dc.description.abstract<table><tr><td colspan="2" class="item-title">Finding the Best Fit: A Grounded Theory of Contraceptive Decision-Making in Women</td></tr><tr class="item-sponsor"><td class="label">Conference Sponsor:</td><td class="value">Sigma Theta Tau International</td></tr><tr class="item-year"><td class="label">Conference Year:</td><td class="value">2005</td></tr><tr class="item-author"><td class="label">Author:</td><td class="value">Noone, Joanne, APRN, PhD</td></tr><tr class="item-institute"><td class="label">P.I. Institution Name:</td><td class="value">Kauai Community College</td></tr><tr class="item-author-title"><td class="label">Title:</td><td class="value">Professor of Nursing</td></tr><tr class="item-email"><td class="label">Email:</td><td class="value">jnoone@hawaii.edu</td></tr><tr><td colspan="2" class="item-abstract">Half of pregnancies in the United States that occur each year are unintended; half of these pregnancies occur among women using contraceptives and half are electively terminated. Reducing contraceptive discontinuation and failure could have a significant impact on abortion rates and the toll that unintended pregnancies have on women. The purpose of this study is to develop a theory of contraceptive decision-making in women using grounded theory and feminist inquiry to contribute to knowledge development, which may make a difference in women's lives as they negotiate contraceptive use. The design for this study was a feminist, grounded theory design using the data collection method of open-ended interviews. Sixteen women were interviewed on the island of Kauai, Hawaii using a semi-structured interview guide. Interviews, field notes and memos were coded and analyzed using constant comparative analysis until saturation occurred. The data was coded using the methods of open, axial and selective coding and analysis was verified via member validation of codings. The core category that describes the process of contraceptive decision-making in women is &ocirc;finding the best fit&ouml;. Women choose a method or methods to prevent pregnancy based on their knowledge, experience, and evaluation of what would be the best fit within the context of their current life situation. Categories of &ocirc;finding the best fit&ouml; are &ocirc;becoming aware&ouml;, &ocirc;weighing what's best for me&ouml; and &ocirc;navigating a course&ouml;. Providers should conduct a thorough contraceptive history, identify a woman's perceptions of methods, and identify personal and clinical practice biases. Providers should offer a variety of educational materials and explore ways to link with community, educational and political agencies to offer programs for and increase access to birth control. Further knowledge development about becoming aware, having support, women's perceptions of methods is recommended as well as to repeat this study in different populations.</td></tr></table>en_GB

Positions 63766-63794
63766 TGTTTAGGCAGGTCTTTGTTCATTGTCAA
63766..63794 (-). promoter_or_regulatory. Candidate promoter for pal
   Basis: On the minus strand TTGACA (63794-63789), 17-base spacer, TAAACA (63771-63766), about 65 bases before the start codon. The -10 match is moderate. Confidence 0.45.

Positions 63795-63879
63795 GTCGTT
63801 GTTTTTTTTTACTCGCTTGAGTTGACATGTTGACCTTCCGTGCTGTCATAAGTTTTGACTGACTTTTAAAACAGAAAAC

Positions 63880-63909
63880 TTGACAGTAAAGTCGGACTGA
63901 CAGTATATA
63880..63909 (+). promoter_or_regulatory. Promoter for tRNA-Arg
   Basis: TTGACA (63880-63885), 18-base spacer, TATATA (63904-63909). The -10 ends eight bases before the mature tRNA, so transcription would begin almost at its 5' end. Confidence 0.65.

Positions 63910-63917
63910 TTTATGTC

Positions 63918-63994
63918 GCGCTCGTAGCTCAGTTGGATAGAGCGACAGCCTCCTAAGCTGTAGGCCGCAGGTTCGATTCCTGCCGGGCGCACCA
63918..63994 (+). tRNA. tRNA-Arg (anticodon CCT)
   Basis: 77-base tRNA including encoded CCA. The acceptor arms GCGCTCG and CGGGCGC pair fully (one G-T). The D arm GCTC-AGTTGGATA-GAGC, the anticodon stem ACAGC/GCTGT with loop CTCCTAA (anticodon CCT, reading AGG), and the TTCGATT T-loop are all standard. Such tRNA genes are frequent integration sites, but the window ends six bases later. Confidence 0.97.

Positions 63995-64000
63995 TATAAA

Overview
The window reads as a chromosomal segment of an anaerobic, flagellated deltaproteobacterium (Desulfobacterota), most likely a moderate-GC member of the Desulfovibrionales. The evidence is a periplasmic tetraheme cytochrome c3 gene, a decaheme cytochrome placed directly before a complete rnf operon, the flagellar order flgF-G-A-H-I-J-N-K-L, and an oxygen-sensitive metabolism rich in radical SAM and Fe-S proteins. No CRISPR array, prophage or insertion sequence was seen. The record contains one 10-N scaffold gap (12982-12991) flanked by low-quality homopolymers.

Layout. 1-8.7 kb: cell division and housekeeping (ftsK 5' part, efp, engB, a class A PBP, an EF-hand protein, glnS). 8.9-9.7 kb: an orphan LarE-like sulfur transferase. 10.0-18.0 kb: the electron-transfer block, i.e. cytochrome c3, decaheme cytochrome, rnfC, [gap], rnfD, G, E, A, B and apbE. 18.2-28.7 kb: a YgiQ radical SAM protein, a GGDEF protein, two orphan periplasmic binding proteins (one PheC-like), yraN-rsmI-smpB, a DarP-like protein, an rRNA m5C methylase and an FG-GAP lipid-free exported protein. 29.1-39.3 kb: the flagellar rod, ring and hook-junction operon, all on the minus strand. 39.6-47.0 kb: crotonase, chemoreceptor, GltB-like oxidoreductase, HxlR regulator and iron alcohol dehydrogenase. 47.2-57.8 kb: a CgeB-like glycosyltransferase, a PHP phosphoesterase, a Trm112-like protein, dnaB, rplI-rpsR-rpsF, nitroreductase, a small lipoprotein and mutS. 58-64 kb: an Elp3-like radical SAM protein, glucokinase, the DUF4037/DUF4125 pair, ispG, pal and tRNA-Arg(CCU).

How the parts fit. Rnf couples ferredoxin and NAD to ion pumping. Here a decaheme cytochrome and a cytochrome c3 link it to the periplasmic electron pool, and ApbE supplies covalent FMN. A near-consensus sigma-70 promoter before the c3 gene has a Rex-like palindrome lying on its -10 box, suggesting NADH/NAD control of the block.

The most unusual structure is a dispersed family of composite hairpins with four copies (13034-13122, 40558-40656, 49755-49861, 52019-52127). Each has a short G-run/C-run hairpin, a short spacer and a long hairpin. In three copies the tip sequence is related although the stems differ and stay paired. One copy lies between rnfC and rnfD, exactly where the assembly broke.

dc.date.available2011-10-26T11:39:41Z-
dc.date.issued2011-10-17en_GB
dc.date.accessioned2011-10-26T11:39:41Z-
dc.description.sponsorshipSigma Theta Tau Internationalen_GB